Focusing on applied archaeology’s potential to engage in global change research, Wells emphasizes that the bridge between the present and the past forms a two-way street: it is not just that scholars of complex adaptive socioecological systems need to extend the temporal frame of analysis further back in time in order to capture a longer trajectory of relevant system dynamics, but archaeologists must also extend their analyses forward in time to link their socioecological reconstructions to contemporary data sets. In a critical applied archaeology, such arguments clearly follow the idea of history as process. Wells emphasizes the need for multi- and interdisciplinary research and argues that archaeologists can contribute a crucial understanding of culture, power, and history to global change research by drawing on historical ecology and the related fields of political and cultural ecology.
Similarly, Tainter and Allen employ a long-term approach to critical applied archaeology. Illustrated by unrelated case studies they outline a framework that links the evolution of complexity to energy gain, and put forward a series of propositions that encourage further interrogative questions on the challenges and opportunities of long-term sustainability. It offers a lucid example of the considerable potential of the historical sciences to inform sustainability concerns in the present. Furthermore, Tainter and Allen’s work serves as a model for formulating and empirically testing generic macro-scale heuristic frameworks for explaining the complex social-ecological dynamics that enables and constrains human action. In that capacity, it is a fitting final chapter of a volume dedicated to critically exploring the potentials of historical ecology and applied archaeology.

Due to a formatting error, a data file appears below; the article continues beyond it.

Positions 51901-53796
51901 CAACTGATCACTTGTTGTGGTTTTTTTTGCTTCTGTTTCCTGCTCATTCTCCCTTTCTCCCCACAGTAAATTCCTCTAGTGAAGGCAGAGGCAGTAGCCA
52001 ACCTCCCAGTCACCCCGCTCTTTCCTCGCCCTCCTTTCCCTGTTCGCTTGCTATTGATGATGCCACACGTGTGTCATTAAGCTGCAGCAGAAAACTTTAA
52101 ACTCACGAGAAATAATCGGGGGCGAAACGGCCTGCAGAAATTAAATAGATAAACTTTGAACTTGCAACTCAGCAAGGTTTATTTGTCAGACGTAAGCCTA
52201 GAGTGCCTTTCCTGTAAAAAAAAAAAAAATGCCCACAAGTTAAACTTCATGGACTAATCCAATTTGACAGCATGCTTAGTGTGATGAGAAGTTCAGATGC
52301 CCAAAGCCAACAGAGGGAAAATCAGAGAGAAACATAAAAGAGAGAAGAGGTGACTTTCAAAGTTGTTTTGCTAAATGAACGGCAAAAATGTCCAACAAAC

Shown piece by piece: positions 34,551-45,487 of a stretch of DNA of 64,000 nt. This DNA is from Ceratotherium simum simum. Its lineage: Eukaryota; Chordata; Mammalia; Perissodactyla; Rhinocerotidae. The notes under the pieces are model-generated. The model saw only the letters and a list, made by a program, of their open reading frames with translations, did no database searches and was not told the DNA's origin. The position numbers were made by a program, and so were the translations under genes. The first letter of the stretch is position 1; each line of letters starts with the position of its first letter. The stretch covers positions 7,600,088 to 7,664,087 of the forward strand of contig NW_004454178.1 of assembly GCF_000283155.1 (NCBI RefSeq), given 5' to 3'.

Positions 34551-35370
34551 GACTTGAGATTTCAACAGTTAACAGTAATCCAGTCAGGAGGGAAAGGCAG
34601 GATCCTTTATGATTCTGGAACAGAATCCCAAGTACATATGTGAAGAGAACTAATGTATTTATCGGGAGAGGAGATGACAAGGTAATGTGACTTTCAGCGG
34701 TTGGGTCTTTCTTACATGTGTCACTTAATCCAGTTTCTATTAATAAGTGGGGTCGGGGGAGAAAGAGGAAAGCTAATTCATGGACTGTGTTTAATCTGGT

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Isendahl, C., and Smith, M. E. (2013). Sustainable agrarian urbanism: the low-density cities of the Mayas and Aztecs. Cities 31: 132–143.Find this resource:
Sen, A. K. (1993). Capability and well-being. In M. C. Nussbaum and A. K. Sen (eds), The Quality of Life. Oxford: Clarendon Press, 30–53.Find this resource:
Tosh, J. (2008). Why History Matters. London: Palgrave Macmillan.Find this resource: